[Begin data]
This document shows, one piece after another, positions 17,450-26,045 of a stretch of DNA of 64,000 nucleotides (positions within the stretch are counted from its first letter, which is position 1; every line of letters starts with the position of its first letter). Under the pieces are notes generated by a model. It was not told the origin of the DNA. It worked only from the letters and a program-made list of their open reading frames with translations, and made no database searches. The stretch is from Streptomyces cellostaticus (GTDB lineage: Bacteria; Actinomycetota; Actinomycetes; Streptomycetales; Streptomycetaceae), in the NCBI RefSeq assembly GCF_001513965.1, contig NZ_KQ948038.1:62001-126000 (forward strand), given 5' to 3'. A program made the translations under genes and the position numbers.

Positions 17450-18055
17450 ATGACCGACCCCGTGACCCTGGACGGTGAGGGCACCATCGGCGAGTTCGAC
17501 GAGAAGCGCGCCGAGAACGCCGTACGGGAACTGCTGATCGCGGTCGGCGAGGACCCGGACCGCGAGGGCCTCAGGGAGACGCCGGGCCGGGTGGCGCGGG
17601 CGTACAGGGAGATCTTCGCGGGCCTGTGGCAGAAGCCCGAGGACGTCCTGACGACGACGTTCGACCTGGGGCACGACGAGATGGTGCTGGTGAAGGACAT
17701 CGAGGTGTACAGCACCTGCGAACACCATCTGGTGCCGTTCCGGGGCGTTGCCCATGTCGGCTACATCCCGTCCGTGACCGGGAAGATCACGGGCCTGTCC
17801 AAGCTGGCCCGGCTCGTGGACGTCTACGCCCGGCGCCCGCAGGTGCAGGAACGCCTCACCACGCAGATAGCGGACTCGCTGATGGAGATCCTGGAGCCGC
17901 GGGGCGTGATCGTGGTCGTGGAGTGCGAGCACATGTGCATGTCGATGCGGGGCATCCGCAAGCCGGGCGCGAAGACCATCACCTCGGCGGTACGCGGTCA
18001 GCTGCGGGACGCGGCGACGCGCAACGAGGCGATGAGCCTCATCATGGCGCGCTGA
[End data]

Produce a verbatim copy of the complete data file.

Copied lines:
This document shows, one piece after another, positions 17,450-26,045 of a stretch of DNA of 64,000 nucleotides (positions within the stretch are counted from its first letter, which is position 1; every line of letters starts with the position of its first letter). Under the pieces are notes generated by a model. It was not told the origin of the DNA. It worked only from the letters and a program-made list of their open reading frames with translations, and made no database searches. The stretch is from Streptomyces cellostaticus (GTDB lineage: Bacteria; Actinomycetota; Actinomycetes; Streptomycetales; Streptomycetaceae), in the NCBI RefSeq assembly GCF_001513965.1, contig NZ_KQ948038.1:62001-126000 (forward strand), given 5' to 3'. A program made the translations under genes and the position numbers.

Positions 17450-18055
17450 ATGACCGACCCCGTGACCCTGGACGGTGAGGGCACCATCGGCGAGTTCGAC
17501 GAGAAGCGCGCCGAGAACGCCGTACGGGAACTGCTGATCGCGGTCGGCGAGGACCCGGACCGCGAGGGCCTCAGGGAGACGCCGGGCCGGGTGGCGCGGG
17601 CGTACAGGGAGATCTTCGCGGGCCTGTGGCAGAAGCCCGAGGACGTCCTGACGACGACGTTCGACCTGGGGCACGACGAGATGGTGCTGGTGAAGGACAT
17701 CGAGGTGTACAGCACCTGCGAACACCATCTGGTGCCGTTCCGGGGCGTTGCCCATGTCGGCTACATCCCGTCCGTGACCGGGAAGATCACGGGCCTGTCC
17801 AAGCTGGCCCGGCTCGTGGACGTCTACGCCCGGCGCCCGCAGGTGCAGGAACGCCTCACCACGCAGATAGCGGACTCGCTGATGGAGATCCTGGAGCCGC
17901 GGGGCGTGATCGTGGTCGTGGAGTGCGAGCACATGTGCATGTCGATGCGGGGCATCCGCAAGCCGGGCGCGAAGACCATCACCTCGGCGGTACGCGGTCA
18001 GCTGCGGGACGCGGCGACGCGCAACGAGGCGATGAGCCTCATCATGGCGCGCTGA